Friday, July 28, 2017

Making Progress

It has been a while since we blogged. We got sort of burned out after all of the Alaska blogs, but we're still at Ladd Marsh Wildlife Area in NE Oregon and doing fine.

You might recall from a previous blog that our main task is to get the Volunteer RV site cleaned up and ready for future volunteers. The biggest part of that job was to get the workshop/storage building fixed up. When we arrived the building had holes in the walls, mice inside, and was looking tired.

The first job was basic clean-up. I tackled the outside with a heavy-duty weedeater, while Teri took on the interior with a dust mask and shop-vac. Oh, and plenty of wasp spray!!

Next came replacing the siding on the south side of the building. The weather had taken it's toll and there was no way to salvage this side. So we stripped it off. Notice the holes in the side. Woodpeckers and/or rodents!!

With the old siding stripped off we thought that attaching new siding would be quick and easy. What we hadn't realized was how crooked this building is. Not a square corner or vertical line to be found! Placing the first sheet of siding up revealed that the building was out-of-plumb by about 4" top to bottom. Look at how the edges of the sheet (don't) line up with the corner or the studs. 

With the old horizontal strip siding the alignment hadn't made much difference, but with 4' x 8' sheets you need something vertical to nail to. So we found ourselves adding addition studs to make these new sheets work. Once we got that finished we put on fresh tar paper and started attaching the new siding. 

With the new studs we got the rest of the sheets up and primed in no time. 

The final steps on the outside were to paint and trim. The refuge had a brand-new paint sprayer still in the box that made quick work of the painting. The color? Why Barn Red of course!!

With the terrible tilt on the building trimming the corners to look decent was a challenge. We wanted the trim on the new side to look vertical to match the lines in the siding, but needed it to be flush with the other wall. If you look close you'll see that the trim boards are tapered from bottom to top. Custom trim, by Mark & Teri!!  Once painted it looks pretty good. 

We'll tackle the inside next time.


Monday, July 3, 2017

Change of Scenery!!

After four months at the Dungeness National Wildlife Refuge, we decided that it was time to move on. We'd completed our major projects and had a couple of minor misunderstandings with the management there. We felt like we were looking mostly at emptying garbage cans and sorting through recycling for the next couple of months. We've never left a volunteer gig early, but neither of us was looking forward to more time there so we "gave our notice" and headed south.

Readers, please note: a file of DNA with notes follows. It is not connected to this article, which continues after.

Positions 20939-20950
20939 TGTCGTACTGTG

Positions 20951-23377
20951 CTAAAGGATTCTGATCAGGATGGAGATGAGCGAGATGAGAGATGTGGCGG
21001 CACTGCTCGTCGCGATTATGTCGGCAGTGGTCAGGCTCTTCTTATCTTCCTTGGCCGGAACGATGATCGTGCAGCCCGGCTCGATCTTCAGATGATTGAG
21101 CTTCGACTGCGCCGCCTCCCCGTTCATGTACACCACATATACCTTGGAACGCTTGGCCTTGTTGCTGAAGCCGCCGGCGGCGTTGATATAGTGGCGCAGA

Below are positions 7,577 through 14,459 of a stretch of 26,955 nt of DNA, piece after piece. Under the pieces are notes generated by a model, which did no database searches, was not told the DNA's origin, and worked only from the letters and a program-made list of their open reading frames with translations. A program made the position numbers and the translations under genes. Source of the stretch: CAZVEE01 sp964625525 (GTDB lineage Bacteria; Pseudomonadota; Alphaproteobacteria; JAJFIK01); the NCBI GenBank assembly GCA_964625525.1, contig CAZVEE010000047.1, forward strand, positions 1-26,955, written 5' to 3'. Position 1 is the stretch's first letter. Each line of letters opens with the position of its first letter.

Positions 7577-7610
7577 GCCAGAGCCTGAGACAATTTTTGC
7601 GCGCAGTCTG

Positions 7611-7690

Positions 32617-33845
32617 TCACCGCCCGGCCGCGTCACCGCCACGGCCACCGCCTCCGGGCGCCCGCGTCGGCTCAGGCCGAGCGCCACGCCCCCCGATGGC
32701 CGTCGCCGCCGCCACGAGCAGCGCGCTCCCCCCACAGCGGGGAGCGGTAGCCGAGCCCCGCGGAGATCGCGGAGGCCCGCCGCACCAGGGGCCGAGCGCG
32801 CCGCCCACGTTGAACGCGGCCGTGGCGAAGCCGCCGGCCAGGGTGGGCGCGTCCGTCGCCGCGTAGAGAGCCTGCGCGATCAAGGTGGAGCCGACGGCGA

We had spoken with Oregon Fish and Wildlife a couple of summers ago about their opportunities, so we reached out to them again to see what they had available for July and August. We received a couple of different offers, and selected Ladd Marsh Wildlife Area in northeastern Oregon.

Ladd Marsh Wildlife Area is just over 6000 acres in size, and protects one of the largest remaining wetlands in NE Oregon. While much of the area is wet meadow and marsh, the refuge also includes prairie grasslands, upland shrub, and conifer habitats. It is designated an Important Bird Area (IBA) it is also home to many mammals include elk herds.

Our job is a simple one. Get the RV volunteer area cleaned up and fixed up. It has been a few years since they had an RV volunteer, and the manager would like to make the site more attractive to future volunteers.

The RV pad is on an old homestead site. We are in a grove of large trees (Black Locust and Walnut) planted by the former residents. They provide welcome shade and lots of habitat for birds. We are completely surrounded by nesting Tree Swallows along with many other species of birds.
Tree Swallow in Nesting Box

Bullock's Oriole

Northern (Red-shafted) Flicker

Our view is our over a huge marsh, with the Blue Mountains in the background. We're told that herds of elk will be coming down from the mountains and will feed in this meadow in August.

There are two outbuildings on the site that are pretty run down. This one is supposed to house a washer and dryer, but we haven't found the key yet to check it out!  Hopefully those appliances will be working when we get in there, but it sounds like the building hasn't been open in several years. We'll get a chance to spruce those buildings up and get things working.

Compared to Washington's Olympic Peninsula this is a warmer, drier, and sunnier area. We are running the A/C to keep cool in the afternoon, but with the low humidity it is always comfortable in the shade. 

We look forward to our first workday on Monday morning, where we will find out what exactly we've gotten ourselves into for the next couple of months.